Any advice on cohesive silicone gel?

I am doing my research and trying to understand the different options and what I prefer- I was leaning towards silicone. Then I read an article that said that even the cohesive FDA approved (new) silicone gel can melt into a liquid at body temp, and if it were to leak, can still leak into your body. Is this true?

Doctor Answers 15

No Melting at Body Temperature

Unfortunately, there's a lot of misinformation on the Internet. Contrary to what you read, the cohesive silicone gel found inside breast implants does not liquefy in the human body, and there is no risk of leaking. Additionally, the gel filling is contained inside a different kind of durable silicone shell, so breakage is unlikely. If it does occur, you can rest assured that the filling will stay securely inside your breast capsule. This peace of mind is what makes cohesive silicone gel one of today's most popular implant options. Thanks for doing your research!


Austin Plastic Surgeon
5.0 out of 5 stars 5 reviews

Any advice on cohesive silicone gel?

The new cohesive gel breast implants have been approved by the FDA and are safe.  They do not Milpas at body temperature and the article that you read likely misinformed you.For more information on the safety of breast implants please read the following Lynk:

Cohesive gel implants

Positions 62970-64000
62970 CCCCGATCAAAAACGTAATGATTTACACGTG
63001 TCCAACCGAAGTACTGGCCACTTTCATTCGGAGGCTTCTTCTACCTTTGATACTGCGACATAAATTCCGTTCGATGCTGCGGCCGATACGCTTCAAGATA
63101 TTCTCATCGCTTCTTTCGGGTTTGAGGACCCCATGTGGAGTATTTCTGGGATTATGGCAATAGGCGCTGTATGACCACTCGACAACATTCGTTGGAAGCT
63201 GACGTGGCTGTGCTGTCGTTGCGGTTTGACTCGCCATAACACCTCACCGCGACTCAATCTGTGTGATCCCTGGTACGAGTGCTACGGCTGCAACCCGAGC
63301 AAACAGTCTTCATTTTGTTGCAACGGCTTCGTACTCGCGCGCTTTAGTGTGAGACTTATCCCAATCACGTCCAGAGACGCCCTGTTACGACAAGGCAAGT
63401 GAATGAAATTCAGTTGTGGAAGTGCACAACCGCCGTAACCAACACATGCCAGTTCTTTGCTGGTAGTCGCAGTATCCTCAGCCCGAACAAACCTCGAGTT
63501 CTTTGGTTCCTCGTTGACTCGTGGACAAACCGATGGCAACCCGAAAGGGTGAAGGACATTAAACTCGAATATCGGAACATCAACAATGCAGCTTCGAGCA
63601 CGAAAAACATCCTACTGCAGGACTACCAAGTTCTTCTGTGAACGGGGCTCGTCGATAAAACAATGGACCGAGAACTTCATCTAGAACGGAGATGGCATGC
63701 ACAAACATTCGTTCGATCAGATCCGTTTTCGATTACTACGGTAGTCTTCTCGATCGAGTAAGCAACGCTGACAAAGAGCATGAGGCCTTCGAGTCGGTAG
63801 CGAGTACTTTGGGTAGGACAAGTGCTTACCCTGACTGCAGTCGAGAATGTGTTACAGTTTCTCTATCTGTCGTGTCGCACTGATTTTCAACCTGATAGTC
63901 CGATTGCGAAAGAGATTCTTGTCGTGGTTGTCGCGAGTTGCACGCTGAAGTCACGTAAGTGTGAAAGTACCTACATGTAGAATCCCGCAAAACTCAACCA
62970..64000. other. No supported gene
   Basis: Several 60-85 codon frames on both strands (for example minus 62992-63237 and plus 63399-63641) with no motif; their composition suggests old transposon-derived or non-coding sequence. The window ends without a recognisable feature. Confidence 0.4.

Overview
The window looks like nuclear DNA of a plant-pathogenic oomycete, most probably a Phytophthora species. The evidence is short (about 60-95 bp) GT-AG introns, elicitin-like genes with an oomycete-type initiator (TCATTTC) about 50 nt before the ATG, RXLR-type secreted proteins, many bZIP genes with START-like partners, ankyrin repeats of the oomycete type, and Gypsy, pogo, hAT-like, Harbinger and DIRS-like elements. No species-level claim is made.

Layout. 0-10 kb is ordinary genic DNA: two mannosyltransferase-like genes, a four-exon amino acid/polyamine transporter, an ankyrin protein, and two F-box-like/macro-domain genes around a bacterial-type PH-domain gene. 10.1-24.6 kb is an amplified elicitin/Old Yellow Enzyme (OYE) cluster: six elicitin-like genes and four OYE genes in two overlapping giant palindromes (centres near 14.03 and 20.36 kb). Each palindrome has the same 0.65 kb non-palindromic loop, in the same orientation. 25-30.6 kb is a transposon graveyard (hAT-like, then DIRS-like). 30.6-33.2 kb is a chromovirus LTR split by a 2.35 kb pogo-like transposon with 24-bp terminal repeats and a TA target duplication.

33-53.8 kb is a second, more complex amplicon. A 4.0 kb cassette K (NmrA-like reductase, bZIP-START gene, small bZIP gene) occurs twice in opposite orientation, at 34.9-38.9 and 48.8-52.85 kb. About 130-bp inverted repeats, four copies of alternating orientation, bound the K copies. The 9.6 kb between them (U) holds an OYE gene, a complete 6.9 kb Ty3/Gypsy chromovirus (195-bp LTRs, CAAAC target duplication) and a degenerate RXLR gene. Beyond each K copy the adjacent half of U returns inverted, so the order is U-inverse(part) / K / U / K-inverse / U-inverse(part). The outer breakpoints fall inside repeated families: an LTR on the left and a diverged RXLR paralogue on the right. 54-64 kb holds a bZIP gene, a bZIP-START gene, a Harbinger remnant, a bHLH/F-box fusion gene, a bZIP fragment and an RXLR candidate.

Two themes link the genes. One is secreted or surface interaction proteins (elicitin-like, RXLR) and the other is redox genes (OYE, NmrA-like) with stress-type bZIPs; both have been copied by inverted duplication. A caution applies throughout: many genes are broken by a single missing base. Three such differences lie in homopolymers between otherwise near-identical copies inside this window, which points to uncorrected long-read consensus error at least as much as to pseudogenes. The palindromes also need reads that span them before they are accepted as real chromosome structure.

It seems as though you may have been misled by the article that you read.  None of the silicone gels "melt" at body temperature, and in fact, silicone is one of the most stable substances when it comes to heat.  (That is why so many of your kitchen utensils are made out of silicone!)  I recommend a visit with a Board Certified plastic surgeon who can discuss the different options and facts with you and that way you can get all of your questions answered by an expert.

Silicone vs. Saline

Hello,
Silicone gel does not melt in the body.  It can soften, but it stays a solid.  Regardless, ruptured silicone gel implants are not harmful.  
You should go on a few consults so that you get accurate information.
Best of luck!

Gerald Minniti, MD, FACS
Beverly Hills Plastic Surgeon
4.9 out of 5 stars 79 reviews

Cohesive gel implants

are safe as best we know.  The gel can become softer in the body but the cohesiveness helps keep the material together if the shell should break.  MRI's are recommended but if you are doing great and have no issues with shape, look, symptoms, etc, I tell my patients to get it before the 10 year anniversary from their surgery date to possibly cash in on the warranty if it is 'ruptured'.  The capsule or scar tissue that forms around the implant is another 'barrier' to help contain the gel should the shell fail.  So dispersion into your tissues is not anticipated should the shell fail.

Curtis Wong, MD
Redding Plastic Surgeon
4.8 out of 5 stars 32 reviews

Choice of Breast Implant

Please keep in mind that no implant is perfectly safe and long lasting.  Most patients these days do choose cohesive gel implants and even their surgeons would most likely choose them for their own family members due to their superior natural feel, expected durability and very low rate of rupture.  No one knows whether they will prove to be somewhat superior or vastly superior to the previous silicone gel implants in 20-30 years but most doctors are impressed with them and comfortable recommending them.